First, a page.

“The chamber of secrets has been opened. Enemies of the heir, beware.”
Blurb: “The Dursleys were so mean and hideous that summer that all Harry Potter wanted was to get back to the Hogwarts School for Witchcraft and Wizardry. But just as he’s packing his bags, Harry receives a warning from a strange, impish creature named Dobby who says that if Harry Potter returns to Hogwarts, disaster will strike.”
Harry Potter and The Chamber of Secrets has always been a weird book in the series for me: it was the first one I read when I first discovered the series as a child, reading it and not realising it was actually a sequel, but as I’ve grown up, it has firmly become my least favourite in the series. However, like many I’ve found that the illustrated editions have added an extra bit of magic to a much loved series.
In terms of the story itself, I really do appreciate this one for the insights into Hogwarts history. Readers start to learn more about how the magical school came to be and the darkness linked to Slytherin house, along with the very start of how Voldermort started to look into dark magic. It’s also littered with many signs of what is to come in future books.
My favourite characters are Lockhart and Colin Creevey. Lockhart is the ridiculous extravagant new Defense Against The Dark Arts teacher and loves nothing more than talking about himself and all his brilliant accomplishments. One of my favourite scenes is when he sets a test in class which is all about him. Colin Creevey is an excitable first year Gryffindor student, obsessed with the famous Harry Potter. He always seems to pop up at the worst times but I imagine that if I was a character in this world, I’d probably be exactly like him.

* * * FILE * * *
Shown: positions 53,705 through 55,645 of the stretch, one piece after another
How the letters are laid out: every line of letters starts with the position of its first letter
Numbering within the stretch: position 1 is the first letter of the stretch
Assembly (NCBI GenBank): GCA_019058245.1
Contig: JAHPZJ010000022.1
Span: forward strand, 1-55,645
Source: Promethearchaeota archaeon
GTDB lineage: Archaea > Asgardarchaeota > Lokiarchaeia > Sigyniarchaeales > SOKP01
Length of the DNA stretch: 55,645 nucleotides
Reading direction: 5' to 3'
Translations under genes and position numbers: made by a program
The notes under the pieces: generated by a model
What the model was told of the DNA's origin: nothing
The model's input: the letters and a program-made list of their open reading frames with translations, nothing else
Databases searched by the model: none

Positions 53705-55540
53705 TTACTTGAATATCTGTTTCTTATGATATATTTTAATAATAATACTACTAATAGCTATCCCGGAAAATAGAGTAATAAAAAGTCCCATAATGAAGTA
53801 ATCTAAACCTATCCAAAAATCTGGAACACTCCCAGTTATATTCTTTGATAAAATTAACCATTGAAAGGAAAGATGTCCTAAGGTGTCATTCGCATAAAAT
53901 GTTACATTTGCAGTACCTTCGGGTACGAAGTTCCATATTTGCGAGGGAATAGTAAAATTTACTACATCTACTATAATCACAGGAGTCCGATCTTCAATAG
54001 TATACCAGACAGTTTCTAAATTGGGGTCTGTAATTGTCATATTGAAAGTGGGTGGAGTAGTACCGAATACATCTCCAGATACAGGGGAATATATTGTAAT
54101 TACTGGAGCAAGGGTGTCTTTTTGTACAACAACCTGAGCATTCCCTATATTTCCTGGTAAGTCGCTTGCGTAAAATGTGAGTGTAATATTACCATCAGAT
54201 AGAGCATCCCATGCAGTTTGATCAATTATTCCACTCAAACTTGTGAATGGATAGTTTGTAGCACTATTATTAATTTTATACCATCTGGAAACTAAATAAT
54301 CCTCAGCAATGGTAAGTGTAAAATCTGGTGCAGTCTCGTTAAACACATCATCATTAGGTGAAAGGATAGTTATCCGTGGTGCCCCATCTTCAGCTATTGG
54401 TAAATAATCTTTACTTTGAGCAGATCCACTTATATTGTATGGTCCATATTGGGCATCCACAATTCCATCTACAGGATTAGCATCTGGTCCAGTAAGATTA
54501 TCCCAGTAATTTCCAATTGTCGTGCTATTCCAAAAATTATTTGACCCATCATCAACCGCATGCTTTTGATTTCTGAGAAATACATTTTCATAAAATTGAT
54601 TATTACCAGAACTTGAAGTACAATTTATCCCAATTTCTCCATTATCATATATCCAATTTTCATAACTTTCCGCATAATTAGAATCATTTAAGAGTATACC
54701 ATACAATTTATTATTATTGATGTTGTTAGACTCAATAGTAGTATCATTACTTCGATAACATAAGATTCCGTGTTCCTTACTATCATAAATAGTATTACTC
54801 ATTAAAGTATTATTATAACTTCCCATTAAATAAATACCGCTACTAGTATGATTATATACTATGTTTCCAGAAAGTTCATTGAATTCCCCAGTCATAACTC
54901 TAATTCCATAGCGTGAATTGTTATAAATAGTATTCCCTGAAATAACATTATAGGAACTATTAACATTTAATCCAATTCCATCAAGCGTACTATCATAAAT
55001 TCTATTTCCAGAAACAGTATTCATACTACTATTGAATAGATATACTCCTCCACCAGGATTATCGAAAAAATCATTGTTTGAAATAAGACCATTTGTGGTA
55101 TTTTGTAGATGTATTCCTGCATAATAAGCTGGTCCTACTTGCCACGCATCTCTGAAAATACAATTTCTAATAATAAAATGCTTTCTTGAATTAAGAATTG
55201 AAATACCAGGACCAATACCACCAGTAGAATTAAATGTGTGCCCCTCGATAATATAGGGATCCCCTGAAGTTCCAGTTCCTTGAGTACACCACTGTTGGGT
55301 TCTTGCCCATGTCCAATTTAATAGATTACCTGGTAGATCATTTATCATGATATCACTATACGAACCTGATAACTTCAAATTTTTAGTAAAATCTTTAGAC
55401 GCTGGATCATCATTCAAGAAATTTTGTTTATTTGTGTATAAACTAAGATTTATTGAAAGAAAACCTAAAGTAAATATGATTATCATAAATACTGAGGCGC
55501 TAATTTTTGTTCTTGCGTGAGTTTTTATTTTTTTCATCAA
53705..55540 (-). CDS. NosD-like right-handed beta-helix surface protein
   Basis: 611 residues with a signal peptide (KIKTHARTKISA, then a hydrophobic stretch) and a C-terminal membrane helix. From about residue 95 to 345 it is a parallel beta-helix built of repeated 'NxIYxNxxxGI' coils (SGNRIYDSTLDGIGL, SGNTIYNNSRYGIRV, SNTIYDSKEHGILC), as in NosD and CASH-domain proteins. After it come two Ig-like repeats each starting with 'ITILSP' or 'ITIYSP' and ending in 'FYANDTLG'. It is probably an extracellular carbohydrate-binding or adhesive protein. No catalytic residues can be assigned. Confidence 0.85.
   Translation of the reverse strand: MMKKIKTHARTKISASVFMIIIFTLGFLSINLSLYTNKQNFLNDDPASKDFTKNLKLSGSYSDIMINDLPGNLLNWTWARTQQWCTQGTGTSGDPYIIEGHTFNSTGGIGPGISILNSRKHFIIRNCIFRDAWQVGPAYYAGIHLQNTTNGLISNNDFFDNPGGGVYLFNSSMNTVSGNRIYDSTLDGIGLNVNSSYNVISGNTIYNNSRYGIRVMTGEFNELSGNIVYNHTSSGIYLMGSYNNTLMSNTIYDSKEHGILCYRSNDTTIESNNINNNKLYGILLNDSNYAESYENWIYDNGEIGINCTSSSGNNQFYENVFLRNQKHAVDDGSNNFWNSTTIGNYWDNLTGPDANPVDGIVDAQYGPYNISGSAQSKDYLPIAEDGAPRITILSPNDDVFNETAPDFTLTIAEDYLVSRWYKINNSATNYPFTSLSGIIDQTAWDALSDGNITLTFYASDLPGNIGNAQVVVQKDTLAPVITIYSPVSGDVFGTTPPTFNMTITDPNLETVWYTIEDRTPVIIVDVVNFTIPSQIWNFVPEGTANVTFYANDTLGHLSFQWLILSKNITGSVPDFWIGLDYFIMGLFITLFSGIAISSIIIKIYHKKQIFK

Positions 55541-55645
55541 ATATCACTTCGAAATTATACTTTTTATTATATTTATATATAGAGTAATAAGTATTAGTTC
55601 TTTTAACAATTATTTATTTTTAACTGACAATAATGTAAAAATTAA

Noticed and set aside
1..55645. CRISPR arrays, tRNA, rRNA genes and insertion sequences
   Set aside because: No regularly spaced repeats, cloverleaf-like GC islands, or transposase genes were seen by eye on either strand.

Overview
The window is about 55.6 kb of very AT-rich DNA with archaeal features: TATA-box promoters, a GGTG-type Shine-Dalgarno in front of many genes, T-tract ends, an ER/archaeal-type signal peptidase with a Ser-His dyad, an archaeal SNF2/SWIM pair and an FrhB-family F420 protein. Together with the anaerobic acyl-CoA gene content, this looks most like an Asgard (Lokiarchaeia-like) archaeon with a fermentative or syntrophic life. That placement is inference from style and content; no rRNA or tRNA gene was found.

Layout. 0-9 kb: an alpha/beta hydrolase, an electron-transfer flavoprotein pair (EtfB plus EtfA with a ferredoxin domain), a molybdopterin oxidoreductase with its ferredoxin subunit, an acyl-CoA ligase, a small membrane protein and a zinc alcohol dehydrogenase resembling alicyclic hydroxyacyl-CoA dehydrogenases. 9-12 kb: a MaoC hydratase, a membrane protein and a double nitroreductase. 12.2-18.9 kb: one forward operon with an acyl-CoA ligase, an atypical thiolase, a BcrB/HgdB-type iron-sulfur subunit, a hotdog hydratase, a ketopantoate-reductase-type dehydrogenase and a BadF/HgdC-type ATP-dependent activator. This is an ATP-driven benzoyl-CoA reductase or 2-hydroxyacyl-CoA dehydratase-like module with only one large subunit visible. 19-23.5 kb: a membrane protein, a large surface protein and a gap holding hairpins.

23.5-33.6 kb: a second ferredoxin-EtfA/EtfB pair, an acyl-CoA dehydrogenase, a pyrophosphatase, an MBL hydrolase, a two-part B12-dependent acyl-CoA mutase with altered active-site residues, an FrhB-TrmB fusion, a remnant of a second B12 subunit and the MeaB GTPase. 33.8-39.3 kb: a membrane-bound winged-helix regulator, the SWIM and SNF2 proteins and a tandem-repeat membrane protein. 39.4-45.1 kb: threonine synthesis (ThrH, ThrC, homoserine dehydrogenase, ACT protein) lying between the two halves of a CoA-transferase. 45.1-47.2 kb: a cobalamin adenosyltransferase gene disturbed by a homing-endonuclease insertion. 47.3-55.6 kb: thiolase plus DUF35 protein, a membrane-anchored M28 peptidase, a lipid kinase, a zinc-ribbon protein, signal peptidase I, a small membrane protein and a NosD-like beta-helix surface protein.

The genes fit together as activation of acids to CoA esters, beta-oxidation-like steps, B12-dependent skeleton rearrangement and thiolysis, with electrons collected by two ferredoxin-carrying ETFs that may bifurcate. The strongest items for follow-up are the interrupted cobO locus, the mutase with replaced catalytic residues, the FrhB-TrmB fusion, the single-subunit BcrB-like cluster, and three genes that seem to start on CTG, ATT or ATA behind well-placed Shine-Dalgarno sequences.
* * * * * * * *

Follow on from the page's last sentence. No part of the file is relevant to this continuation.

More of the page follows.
In terms of the illustrations, I wasn’t as blown away with the contents like I was with Philosopher’s Stone. I thought it was a clever technique to have some pages black with white text to emphasise the darkness in places like Knockturn Alley but outside of that, I didn’t give the illustrations the attention they truly deserve. It also seemed like there were a lot more pages of just text compared to the last one and I except this will definitely continue and grow as the illustrated version turn on the longer books in the series.
Sadly, this is still my least favourite Potter book, but it doesn’t make it any less magical.
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